What makes the location a particularly intriguing choice is that it is where the highway passess between the Kaziranga National Park, a UNESCO World Heritage site in Assam and the North Karbi Anglong Wildlife Sanctuary, thus tempting animals to move to and from the floodplains of Kaziranga and the hilly terrain of the Sanctuary to escape the annual floods or – on a daily basis – in search for food and mating partners.

In the beginning, they looked into various groups, including mammals, birds, reptiles, and amphibians, before realising that the death toll amongst frogs, toads, snakes and lizards was indeed tremendous, yet overlooked. Their findings were recently published in the peer-reviewed scholarly journal Nature Conservation.

“To our surprise, the death toll within that 64-kilometre stretch of the highway was indeed dramatic. We estimated that it has been over 6000 animals that have fallen under the wheels of motor vehicles within a single year. Prior to our study, similar research had focused on big charismatic species like the tiger, elephant and rhino, so when we took into account also the smaller animals: frogs, toads, snakes and lizards, the count went through the roof. Thus, we decided to make smaller species the focus of our work,”

comments Sur.

In conclusion, the scientists agree that roads and highways cannot be abandoned or prevented from construction and expansion, as they are crucial in connecting people and transporting goods and necessities. 

“Yet, we can definitely put some effort into designing and constructing them in a scientifically sound, eco-friendly and sustainable manner, so that they don’t become the bane for our ecosystems,”

the team concludes.

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Research article:

Sur S, Saikia PK, Saikia MK (2022) Speed thrills but kills: A case study on seasonal variation in roadkill mortality on National highway 715 (new) in Kaziranga-Karbi Anglong Landscape, Assam, India. In: Santos S, Grilo C, Shilling F, Bhardwaj M, Papp CR (Eds) Linear Infrastructure Networks with Ecological Solutions. Nature Conservation 47: 87-104. https://doi.org/10.3897/natureconservation.47.73036

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A provisional checklist of European butterfly larval foodplants

For the first time, a list of the currently accepted plant names utilised by 471 European butterfly larvae is presented, with references.

Guest blog post by Harry E. Clarke, Independent Researcher

5th instar Swallowtail larvae feeding on Milk-parsley.

Many books on butterflies publish lists of their larval foodplants. However, many of these lists of larval foodplants have been copied from previous lists, which in turn have been copied from previous lists. Consequently, errors have crept in, and many plant names have long been superseded. This can result in duplicates in the list, with the same plant being given two different names. Most plant lists do not include the authority, which can make it difficult or impossible to identify which plant is being referred to. Some of these plants may not be used by butterflies in Europe, but elsewhere in their range. Or the plants may have been used in breeding experiments, but not used by the butterflies in the wild.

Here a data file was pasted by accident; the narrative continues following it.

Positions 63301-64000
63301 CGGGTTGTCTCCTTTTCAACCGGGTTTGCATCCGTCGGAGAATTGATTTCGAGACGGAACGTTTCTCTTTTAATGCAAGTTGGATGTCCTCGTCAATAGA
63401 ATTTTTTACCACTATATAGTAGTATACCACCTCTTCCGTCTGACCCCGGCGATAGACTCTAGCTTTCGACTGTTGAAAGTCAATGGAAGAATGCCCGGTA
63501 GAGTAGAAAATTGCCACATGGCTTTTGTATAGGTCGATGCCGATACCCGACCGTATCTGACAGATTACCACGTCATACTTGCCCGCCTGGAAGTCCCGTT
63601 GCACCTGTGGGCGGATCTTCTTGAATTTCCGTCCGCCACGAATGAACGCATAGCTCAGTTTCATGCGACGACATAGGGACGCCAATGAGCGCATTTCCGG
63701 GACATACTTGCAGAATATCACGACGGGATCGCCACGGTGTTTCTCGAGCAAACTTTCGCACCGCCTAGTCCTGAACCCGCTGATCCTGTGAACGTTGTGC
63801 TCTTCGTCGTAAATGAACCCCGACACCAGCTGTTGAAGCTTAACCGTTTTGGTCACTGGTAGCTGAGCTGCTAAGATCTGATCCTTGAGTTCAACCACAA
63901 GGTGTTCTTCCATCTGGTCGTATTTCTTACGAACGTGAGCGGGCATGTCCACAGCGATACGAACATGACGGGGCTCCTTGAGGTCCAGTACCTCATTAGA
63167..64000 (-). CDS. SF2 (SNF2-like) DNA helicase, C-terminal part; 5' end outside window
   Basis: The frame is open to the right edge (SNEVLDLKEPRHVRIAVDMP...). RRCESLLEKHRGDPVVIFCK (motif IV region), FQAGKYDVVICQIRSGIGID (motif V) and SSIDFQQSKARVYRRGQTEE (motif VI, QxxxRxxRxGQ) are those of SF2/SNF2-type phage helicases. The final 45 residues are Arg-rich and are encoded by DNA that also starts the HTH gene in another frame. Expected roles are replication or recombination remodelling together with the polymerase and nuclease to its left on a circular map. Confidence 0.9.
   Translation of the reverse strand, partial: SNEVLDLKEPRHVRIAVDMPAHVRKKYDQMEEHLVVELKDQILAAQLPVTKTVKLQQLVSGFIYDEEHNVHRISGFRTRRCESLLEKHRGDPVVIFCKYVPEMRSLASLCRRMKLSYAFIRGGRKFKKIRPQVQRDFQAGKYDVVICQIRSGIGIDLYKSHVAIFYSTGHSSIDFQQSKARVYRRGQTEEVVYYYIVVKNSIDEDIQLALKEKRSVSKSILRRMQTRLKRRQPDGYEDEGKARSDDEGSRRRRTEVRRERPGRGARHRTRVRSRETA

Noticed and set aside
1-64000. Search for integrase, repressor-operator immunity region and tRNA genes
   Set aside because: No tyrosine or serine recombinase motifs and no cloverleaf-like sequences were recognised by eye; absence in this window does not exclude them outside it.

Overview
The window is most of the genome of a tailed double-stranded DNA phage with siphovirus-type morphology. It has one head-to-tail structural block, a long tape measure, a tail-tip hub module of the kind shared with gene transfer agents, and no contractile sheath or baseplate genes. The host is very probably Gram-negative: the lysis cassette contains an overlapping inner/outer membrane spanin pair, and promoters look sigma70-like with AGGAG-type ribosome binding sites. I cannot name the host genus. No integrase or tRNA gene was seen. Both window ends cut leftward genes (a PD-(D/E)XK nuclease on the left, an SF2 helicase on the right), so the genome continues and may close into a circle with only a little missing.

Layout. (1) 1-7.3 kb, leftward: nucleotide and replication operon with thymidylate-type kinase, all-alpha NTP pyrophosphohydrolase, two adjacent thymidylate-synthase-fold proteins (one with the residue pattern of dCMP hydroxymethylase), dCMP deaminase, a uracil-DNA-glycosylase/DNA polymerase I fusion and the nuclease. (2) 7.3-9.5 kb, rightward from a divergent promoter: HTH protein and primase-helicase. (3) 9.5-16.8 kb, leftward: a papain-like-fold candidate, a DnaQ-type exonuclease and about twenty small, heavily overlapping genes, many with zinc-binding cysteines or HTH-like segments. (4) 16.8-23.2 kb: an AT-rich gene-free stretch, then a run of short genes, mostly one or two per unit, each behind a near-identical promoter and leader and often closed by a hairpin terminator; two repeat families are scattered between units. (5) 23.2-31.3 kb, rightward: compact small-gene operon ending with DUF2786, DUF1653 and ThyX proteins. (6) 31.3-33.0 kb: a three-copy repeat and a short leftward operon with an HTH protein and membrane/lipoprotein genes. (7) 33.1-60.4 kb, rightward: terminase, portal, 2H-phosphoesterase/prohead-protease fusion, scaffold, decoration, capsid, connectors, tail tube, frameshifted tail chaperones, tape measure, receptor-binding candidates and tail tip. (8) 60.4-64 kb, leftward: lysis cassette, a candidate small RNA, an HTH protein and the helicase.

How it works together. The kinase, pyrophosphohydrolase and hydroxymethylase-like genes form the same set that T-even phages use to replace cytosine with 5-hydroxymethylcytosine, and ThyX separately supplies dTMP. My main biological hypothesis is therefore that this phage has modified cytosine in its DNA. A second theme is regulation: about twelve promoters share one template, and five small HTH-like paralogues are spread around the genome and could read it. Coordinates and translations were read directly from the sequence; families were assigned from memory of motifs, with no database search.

Many of these publications providing the larval foodplants of butterflies only provide the binomial name, without specifying the author. This can create problems in knowing which species of plant is being used, as the same plant name has been used in the past by different authors to describe different species. In some cases, distribution can be used to determine the correct species, but plants can often have similar distributions. For example, in the World Checklist of Vascular Plants, there are 40 entries for the plant with the scientific name Centaurea paniculata, which refer to thirteen different accepted species, depending on authors, subspecies, and variety or form.

Not quite so simple: updating the current lists of larval foodplants

With climate change and habitat loss threatening numerous species, the conservation of butterflies (and other animals) is becoming more important. Whilst many factors determine the distribution of butterflies, such as temperature and rainfall, their survival depends solely on the kinds of plants their larvae eat. Accurate lists of larval foodplants are therefore important to find out where to direct limited conservation resources for the best result.

What started out as a straightforward job of updating the existing lists of larval foodplants with currently accepted names turned out to be a far bigger job. Many of the lists are incomplete, and may vary throughout the range of the butterfly. Here, errors have crept in too. Many references provide incomplete, unverifiable information. Many species of butterfly lay their eggs off-host, rather than on the host plant. For example, the Silver-washed Fritillary (Argynnis paphia)oviposits on tree trunks above where Viola species are growing. Consequently, oviposition records need to be treated with caution, depending on the species.

What do butterfly larvae eat, and why does it matter?

Butterfly larvae can be very fussy about which plants they can use. 20% of European butterfly larvae are monophagous, feeding on just one species of plant. 50% are oligophagous, feeding on a few different closely related plants, whilst 30% are polyphagous feeding on plants in many different families. The Holy Blue (Celastrina argiolus) can utilise plants in an astonishing 19 different families.